IndonesiaAsia – Pacific Condemning abusesMedia independence ImprisonedEnvironmentFreedom of expression Organisation The matter could have ended there. But the Jhonlin Group finally filed its criminal complaint, which the police see as grounds not only for arresting Sumedi but also for continuing to hold him. Sumedi has to remain in detention because otherwise he “might continue to write stories about this case,” a police spokesman said.“Writing articles about ongoing disputes is precisely the basis of journalism and, furthermore, is also one of the best ways of resolving them harmoniously,” said Daniel Bastard, the head of RSF’s Asia-Pacific desk.“We urge South Kalimantan governor Sahbirin Noor to order Diananta Putra Sumedi’s immediate and unconditional release. The harassment to which he has been subjected sends a terrifying message to all journalists – ‘Don’t investigate the activities of one of the country’s biggest palm oil producers or you will end up in prison’.”SuspicionsThis is not the first time a reporter has been arrested in connection with their coverage of allegedly illegal land seizures by oil palm plantations. Muhammad Yusuf died in detention in unclear circumstances in 2018, five weeks after being arrested in South Kalimantan province as a result of a complaint by MSAM, another Jhonlin Group subsidiary, over his coverage of its disputes with local indigenous groups.The case aroused suspicions about the independence of South Kalimantan’s institutions, inasmuch as the province’s governor, Sahbirin Noor, is the uncle of the wealthy businessman who owns MSAM. Indonesia is ranked 119th out of 180 countries and territories in RSF’s 2020 World Press Freedom Index. August 21, 2020 Find out more Follow the news on Indonesia On eve of the G20 Riyadh summit, RSF calls for public support to secure the release of jailed journalists in Saudi Arabia November 19, 2020 Find out more News News ————————————————————————–Update:Diananta Putra Sumedi was finally sentenced on 10 August to three and a half months in prison for inciting hatred and violating journalistic ethics. The Kotabaru district court’s judges found him in breach of article 28 of the Electronic Information and Transactions Law. RSF regards his conviction as a disturbing act of intimidation that is all the more unacceptable because the Jhonlin Group’s complaint against him had already been referred to, and settled, by the Press Council.————————————————————————– Diananta Putra Sumedi, the editor of the local news website BanjarHits.id and correspondent for the investigative newspaper Tempo, is facing a possible six-year jail sentence on a charge of “information causing enmity” under article 28.2 of the “Informasi dan Transaksi Elektronik” (Electronic Information and Transactions Law), which is supposed to regulate online reporting.He was arrested in response to a criminal complaint by the Indonesian palm oil giant, the Jhonlin Group, about an article he posted on BanjarHits.id and then on the collaborative news platform Kumparan last November about a dispute over land that a Jhonlin Group subsidiary allegedly took from three villages inhabited by members of the Dayak, an indigenous people in southern Borneo’s dense forests.The Jhonlin Group initially complained to the “Dewan Pers” (the Press Council), which is supposed to resolve press issues without reference to the courts. Then, after a Dayak representative retracted one of the statements attributed to him in the article, BanjarHits.id and Kumparan both published corrections.Terrifying message to go further May 20, 2020 – Updated on August 11, 2020 Indonesia: Borneo reporter jailed after palm oil giant complains Receive email alerts Help by sharing this information Red alert for green journalism – 10 environmental reporters killed in five years News IndonesiaAsia – Pacific Condemning abusesMedia independence ImprisonedEnvironmentFreedom of expression RSF_en Melanesia: Facebook algorithms censor article about press freedom in West Papua News Arrested on 4 May, the Indonesian journalist Diananta Putra Sumedi is being held pending trial on a charge of “information causing enmity” (photo: Kanalkalimantan.com /Fikri). Reporters Without Borders (RSF) calls for the immediate release of a journalist held since 4 May in South Kalimantan province, in the far south of the Indonesian part of the island of Borneo, on a charge of inciting hatred in an article about a land dispute between a palm oil company and an indigenous ethnic group. August 12, 2020 Find out more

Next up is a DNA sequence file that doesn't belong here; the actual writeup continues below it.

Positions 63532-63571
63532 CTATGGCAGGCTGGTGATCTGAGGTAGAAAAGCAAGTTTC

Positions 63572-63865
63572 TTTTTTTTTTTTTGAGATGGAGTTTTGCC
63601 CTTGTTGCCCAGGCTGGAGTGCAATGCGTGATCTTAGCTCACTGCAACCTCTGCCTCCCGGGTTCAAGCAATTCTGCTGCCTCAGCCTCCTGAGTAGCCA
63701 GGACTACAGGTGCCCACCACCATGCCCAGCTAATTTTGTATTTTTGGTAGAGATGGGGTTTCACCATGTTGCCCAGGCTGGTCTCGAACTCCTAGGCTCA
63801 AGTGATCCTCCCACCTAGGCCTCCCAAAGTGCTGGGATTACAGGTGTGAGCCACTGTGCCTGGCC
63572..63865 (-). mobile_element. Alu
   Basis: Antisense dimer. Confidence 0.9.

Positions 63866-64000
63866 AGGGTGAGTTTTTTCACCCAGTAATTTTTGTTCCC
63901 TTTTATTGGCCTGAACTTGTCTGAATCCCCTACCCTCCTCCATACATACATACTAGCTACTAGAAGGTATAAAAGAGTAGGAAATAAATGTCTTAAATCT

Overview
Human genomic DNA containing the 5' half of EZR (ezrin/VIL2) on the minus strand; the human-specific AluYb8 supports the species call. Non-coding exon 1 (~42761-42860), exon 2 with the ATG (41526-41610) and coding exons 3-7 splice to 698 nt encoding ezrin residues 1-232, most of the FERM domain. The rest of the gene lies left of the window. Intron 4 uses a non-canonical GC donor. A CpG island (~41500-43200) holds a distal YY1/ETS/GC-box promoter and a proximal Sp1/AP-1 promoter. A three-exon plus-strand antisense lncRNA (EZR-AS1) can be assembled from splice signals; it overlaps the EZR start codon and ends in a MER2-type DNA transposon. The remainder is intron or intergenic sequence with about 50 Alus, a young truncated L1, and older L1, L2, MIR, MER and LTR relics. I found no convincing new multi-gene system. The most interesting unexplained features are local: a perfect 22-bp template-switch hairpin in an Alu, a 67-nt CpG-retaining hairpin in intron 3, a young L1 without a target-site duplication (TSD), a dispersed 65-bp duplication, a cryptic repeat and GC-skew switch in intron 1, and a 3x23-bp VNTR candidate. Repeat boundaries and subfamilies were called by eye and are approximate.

A state security court in Sanaa decided on 25 June to keep Abdulkarim Al-Khaiwani of the online newspaper Al-Shoura in pre-trial detention for another month. Al-Khaiwani has not appeared in court since being arrested at home on 20 June for supposed links with Shiite rebels operating in the north of the country.One of his lawyers, Khaled Al-Anesi, criticised the interior minister’s refusal to allow anyone but his relatives to visit him. His lawyers have not been able to communicate with him since his arrest. June 28, 2007 – Updated on January 20, 2016 Security court decides to hold opposition journalist for another month Reporters Without Borders today condemned the arrest of opposition journalist Abdulkarim al-Khaiwani, in Sanaa yesterday reportedly in connection with alleged links to the Shiite rebellion in the north of the country.Several plain-clothes police officers went to the home of the former editor of the now closed opposition weekly al-Shura and arrested him without a warrant. His wife said that officers dragged him from his bed and took him away barefoot and in his pyjamas. The following day he was placed in preventive detention for one week.The journalist was reportedly questioned about links with individuals facing trial for “terrorist activities”, in detention in Yemen, who are believed to have mentioned his name during interrogation. He was also questioned about an article headlined “the goat that became a pharaoh”, which he planned to publish and which he had discussed with a colleague on the phone.“We urge the Yemeni authorities to urgently release this journalist. No charges have been made against him and it is obvious that he is being put under pressure to stop him giving a voice to Shiite rebels,” the worldwide press freedom organisation said.Al-Khaiwani’s lawyer, Khaled al-Anesi, told Reporters Without Borders that the prosecutor had refused all requests for bail even though the journalist had always presented himself whenever he had been summoned in the past.“My client is a well-known figure, who has never sought to escape justice,” he said. “He has been arrested in unacceptable circumstances and has at no time been informed of the reasons for his arrest.”Al-Khaiwani was sentenced to one year in prison in 2005 before being pardoned by President Ali Abdallah Saleh. He had been accused of using his writing to support the rebellion of the Shiite leader Badr Eddin al-Hawthi. News Help by sharing this information Organisation Follow the news on Yemen United Nations: press freedom situation “deeply worrying” in Yemen, according to RSF February 11, 2021 Find out more February 26, 2021 Find out more Receive email alerts January 6, 2021 Find out more to go further News YemenMiddle East – North Africa Yemeni journalist killed, nine wounded in Aden airport explosions YemenMiddle East – North Africa RSF_en Fixer for foreign reporters held in Aden for past five months News ————————————————————-21.06 – Opposition journalist Abdulkarim Al-Khaiwani back behind bars News
“We’re seeing tomato spotted wilt virus levels up to 70 percent in some fields thisyear,” he said. “It’s not that severe in every field. But it’s doing more damage overmore fields over a greater area than in years past.” A virus causes this killer disease that can wipe out peanuts, tobacco, peppers andtomatoes. It’s hit all four crops hard this year. And Culbreath expects the damage tocontinue. “It’s the worst we’ve seen in Georgia,” said Albert Culbreath, a plant pathologist withthe UGA College of Agricultural and Environmental Sciences. At the UGA Coastal Plain Experiment Station in Tifton, CAES horticulture researcherSharad Phatak has found another way to help fight the virus. The reduction isn’t a direct result of conservation tillage. It’s an indirect way to preventthe disease. But it works. Phatak found conservation tillage leads to better quality in peanuts, too. “When the virus hits this hard, as early in the season as it did this year, the impact isgreater than when it hits late, as it did in 1996,” he said. The crop residue provides a place for beneficial insects to live, Phatak said. Thoseinsects feast on insects, including thrips, that can cause damage and yield loss. But farmers can help prevent it next year. He tells farmers to plant resistant cultivars, plant when TSW is least likely to infect andplant a good population to set a good stand. Georgia farmers lost close to $75 million to TSW last year. Culbreath and othersexpect the damage to be greater this year. There’s no cure for TSW once plants are infected. And even some more resistantvarieties are infected, though not as bad as others. “It’s a matter of living with it forthis year,” Culbreath said. University of Georgia scientists are trying to help Georgia farmers stop a virus-bornedisease that has hit crops especially hard this year. John Baldwin, a CAES extension agronomist, said farmers have to workwholeheartedly to reduce TSW. “They have to use every tool available to keep it out oftheir fields,” he said. Baldwin said setting a good stand helps in several ways. Thrips, the insects that carrythe virus, don’t seem to invade thickly planted fields as much as those with fewerplants. And if they do, more plants can mean more yield overall, even if the yield isreduced by disease damage. “We found that in conservation tillage, where you have the residue of rye or wheat orother cover crops on the surface, you can see a reduction on 30 percent in (TSW)virus,” he said. Coffee County farmer Max Carter likes using no-till in his peanuts. “We’re seeing a lotof crop residue building up, making more organic matter in the soil,” he said. “Soilerosion is zero, too, and the water stays clean and clear.” The TSW reduction is only one of Phatak’s findings during six years of research inpeanuts and another 12 years in tomatoes and peppers. But it’s the most exciting tomany farmers.